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Website monitoring 101: definition, benefits, and types
Just like the weather, a website needs constant monitoring. You need to closely watch your site's performance, security, and usage to predict and prepare for storms—or collapses in the user experience (UX), like a slow checkout process or buggy links.
But what is website monitoring, why is it important, and where do you start?
This guide explains what website monitoring is, why it's important, and the different types of monitoring, with examples and metrics you can use to better understand how users interact with your site and elevate their experience.
What is website monitoring?
Website monitoring is the process of checking your website’s performance, function, security, usability, and availability. It ensures your website is up and running and visitors can enter and use it to complete their various tasks, like getting information or making a purchase.
Monitoring your website’s performance typically involves automated testing, as there are too many influences on a website’s performance, availability, and function for accurate manual testing. When monitoring your website, there are four different approaches to use:
Synthetic monitoring: a scheduled, proactive approach to website monitoring that simulates user interactions within a website to determine how it responds to a given action. It lets you test a variety of user conditions on your website, so you’re prepared for any user action or request.
Transaction testing: this helps monitor the interactive elements and functionality of your website, including key user actions like logging in, submitting a payment, or searching the site.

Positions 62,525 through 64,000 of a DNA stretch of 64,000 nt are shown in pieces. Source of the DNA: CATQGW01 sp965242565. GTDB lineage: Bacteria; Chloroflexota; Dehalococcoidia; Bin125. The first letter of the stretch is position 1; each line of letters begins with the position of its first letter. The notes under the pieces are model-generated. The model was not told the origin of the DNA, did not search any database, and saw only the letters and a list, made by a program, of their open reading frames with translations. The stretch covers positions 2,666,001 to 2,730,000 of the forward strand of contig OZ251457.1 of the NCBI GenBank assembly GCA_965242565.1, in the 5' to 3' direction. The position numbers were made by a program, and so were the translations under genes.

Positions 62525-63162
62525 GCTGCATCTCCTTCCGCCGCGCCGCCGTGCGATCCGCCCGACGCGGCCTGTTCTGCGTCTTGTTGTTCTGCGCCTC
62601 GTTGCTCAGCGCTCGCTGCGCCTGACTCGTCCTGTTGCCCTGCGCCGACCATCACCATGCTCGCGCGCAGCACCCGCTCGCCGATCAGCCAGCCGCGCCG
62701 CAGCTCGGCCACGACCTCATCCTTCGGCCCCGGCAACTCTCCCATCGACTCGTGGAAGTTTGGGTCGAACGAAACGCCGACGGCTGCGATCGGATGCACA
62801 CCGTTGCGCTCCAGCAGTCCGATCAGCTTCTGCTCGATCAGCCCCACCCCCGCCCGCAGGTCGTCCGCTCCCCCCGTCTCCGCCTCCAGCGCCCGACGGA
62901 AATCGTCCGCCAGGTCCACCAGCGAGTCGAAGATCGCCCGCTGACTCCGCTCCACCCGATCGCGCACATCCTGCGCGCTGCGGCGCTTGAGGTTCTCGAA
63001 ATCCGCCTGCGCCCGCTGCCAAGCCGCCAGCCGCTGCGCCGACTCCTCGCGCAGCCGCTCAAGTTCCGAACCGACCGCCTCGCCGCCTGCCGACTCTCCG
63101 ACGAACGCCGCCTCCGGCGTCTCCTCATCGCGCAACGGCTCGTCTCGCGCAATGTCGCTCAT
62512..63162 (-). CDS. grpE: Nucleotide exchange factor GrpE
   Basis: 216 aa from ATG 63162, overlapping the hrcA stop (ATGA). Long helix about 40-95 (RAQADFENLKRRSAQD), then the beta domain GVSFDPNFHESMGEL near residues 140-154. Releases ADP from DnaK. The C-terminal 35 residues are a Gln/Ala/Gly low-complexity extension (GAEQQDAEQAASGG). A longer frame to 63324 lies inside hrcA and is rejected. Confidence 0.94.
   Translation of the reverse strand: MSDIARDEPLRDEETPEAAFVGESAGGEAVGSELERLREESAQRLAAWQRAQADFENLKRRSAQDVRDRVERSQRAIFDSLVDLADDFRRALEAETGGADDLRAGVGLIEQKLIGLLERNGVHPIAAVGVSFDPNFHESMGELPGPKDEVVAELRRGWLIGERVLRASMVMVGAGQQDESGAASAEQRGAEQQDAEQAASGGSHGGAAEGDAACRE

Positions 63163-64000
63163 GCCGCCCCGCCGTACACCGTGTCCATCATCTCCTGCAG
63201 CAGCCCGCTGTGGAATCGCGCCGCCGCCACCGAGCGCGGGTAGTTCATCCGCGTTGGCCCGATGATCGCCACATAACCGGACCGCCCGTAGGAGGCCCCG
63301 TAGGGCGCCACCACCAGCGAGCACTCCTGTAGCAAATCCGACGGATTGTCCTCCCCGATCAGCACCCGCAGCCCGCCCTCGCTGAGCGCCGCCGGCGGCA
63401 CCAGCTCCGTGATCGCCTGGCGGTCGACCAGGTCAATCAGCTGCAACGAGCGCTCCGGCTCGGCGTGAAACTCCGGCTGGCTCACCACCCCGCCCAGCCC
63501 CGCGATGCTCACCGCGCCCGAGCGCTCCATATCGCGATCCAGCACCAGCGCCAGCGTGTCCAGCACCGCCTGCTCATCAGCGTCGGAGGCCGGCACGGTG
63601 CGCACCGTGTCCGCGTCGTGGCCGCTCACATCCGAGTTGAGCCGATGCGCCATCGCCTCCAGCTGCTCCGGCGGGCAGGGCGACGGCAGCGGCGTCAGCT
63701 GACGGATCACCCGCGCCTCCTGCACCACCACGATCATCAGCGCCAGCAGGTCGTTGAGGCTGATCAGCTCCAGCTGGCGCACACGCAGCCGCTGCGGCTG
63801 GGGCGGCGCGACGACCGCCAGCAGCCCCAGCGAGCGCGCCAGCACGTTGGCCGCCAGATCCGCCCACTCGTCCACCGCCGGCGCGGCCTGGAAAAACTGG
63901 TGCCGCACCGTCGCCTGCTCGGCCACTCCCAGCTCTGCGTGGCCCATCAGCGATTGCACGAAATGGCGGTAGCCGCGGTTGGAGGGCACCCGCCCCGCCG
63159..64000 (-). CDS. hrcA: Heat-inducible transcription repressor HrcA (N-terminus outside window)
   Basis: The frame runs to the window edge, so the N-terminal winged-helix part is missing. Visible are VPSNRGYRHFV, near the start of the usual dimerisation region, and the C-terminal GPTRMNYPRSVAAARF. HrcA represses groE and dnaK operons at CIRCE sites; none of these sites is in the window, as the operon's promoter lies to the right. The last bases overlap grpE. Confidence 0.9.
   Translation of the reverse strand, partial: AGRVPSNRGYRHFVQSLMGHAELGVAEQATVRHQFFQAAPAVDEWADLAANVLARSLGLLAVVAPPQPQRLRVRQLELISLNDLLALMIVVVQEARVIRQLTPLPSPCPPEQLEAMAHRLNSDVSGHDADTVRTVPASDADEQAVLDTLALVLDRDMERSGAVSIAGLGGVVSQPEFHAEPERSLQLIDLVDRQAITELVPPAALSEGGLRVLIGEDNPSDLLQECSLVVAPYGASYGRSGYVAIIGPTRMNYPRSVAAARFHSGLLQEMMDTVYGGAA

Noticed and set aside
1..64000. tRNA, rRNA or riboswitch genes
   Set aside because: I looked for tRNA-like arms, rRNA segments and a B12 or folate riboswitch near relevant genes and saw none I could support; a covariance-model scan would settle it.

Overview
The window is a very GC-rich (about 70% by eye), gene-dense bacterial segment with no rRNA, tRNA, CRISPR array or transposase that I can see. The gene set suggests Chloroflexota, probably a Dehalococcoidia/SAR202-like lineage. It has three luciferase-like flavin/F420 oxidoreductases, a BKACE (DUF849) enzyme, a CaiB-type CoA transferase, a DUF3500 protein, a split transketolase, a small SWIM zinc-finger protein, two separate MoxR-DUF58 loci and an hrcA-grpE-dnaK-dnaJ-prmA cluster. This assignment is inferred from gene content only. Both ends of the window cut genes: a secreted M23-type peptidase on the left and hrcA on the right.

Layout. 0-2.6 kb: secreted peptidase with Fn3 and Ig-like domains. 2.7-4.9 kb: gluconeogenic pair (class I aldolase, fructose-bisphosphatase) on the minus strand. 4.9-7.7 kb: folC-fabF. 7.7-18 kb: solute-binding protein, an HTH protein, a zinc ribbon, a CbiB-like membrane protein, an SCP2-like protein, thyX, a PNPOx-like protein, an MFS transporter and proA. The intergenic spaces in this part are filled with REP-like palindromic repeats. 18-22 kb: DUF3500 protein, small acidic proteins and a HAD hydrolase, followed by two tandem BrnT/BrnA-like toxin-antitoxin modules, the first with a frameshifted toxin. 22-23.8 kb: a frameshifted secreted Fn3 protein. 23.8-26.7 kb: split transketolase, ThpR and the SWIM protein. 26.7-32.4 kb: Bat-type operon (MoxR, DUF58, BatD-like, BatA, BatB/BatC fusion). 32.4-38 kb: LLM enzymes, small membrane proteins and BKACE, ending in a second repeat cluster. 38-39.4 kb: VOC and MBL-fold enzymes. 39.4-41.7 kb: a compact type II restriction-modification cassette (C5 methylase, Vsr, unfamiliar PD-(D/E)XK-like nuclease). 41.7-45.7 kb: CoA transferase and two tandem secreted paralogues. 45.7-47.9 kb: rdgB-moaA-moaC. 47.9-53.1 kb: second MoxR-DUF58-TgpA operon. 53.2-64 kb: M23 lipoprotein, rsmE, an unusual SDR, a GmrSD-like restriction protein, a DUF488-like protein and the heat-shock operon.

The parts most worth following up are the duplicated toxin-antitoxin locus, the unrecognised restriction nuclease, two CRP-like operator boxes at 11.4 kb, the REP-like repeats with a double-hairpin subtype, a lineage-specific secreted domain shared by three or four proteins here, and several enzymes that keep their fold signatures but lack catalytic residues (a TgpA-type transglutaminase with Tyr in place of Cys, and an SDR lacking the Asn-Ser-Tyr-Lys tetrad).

Real user monitoring (RUM): a user-activated approach that involves tracking website performance while a real user explores your website, as opposed to creating mock website conditions or environments (like in synthetic monitoring).
Analytics-based monitoring: AI-assisted analytics give you important insights into your website’s performance, like tracking user traffic and understanding which key performance indicators (KPIs) correspond to key user actions—such as leaving your site or making a purchase.
Using a variety of approaches that look at both qualitative and quantitative data helps you understand the context and motivations behind user behavior on your site.
Numbers in isolation can be deceiving, and they also don't enable you to build a comprehensive enough picture of how your website is performing. The best way to tackle this is to layer in qualitative insights too, so that you can get a fuller picture of the user experience. Combined together, you can then take better judgments that, ultimately, help you deliver a better website experience.
How website monitoring benefits your users and business
Website monitoring benefits your users and business by making sure visitors get the seamless website experience they came looking for—ultimately boosting website conversion.
The biggest benefits of monitoring your website are:
Continuous discovery and improvement: continuously checking for bugs, breaks, or breaches helps you improve your website—improving the user experience and delighting your customers
Optimized website performance: monitoring your website lets you catch and correct errors and issues that harm the user experience (like buggy payment, cart, or checkout processes)
Protecting your customers and company: monitoring your website helps reduce the risk of cyber-attacks and data breaches
Guaranteed user accessibility: website monitoring ensures users can access your website by preventing prolonged downtime or page breaks
Crucial user insights: consistent website monitoring methods—like observing user behavior—help you empathize with your customers and remove blockers in their journey
💡Pro tip: use Hotjar’s Ask tools to get deeper insights when monitoring your website. Surveys and Feedback tools let you ask visitors questions at the moment you choose, so you can understand the why behind their actions on your website and gauge your site’s ability to meet user needs.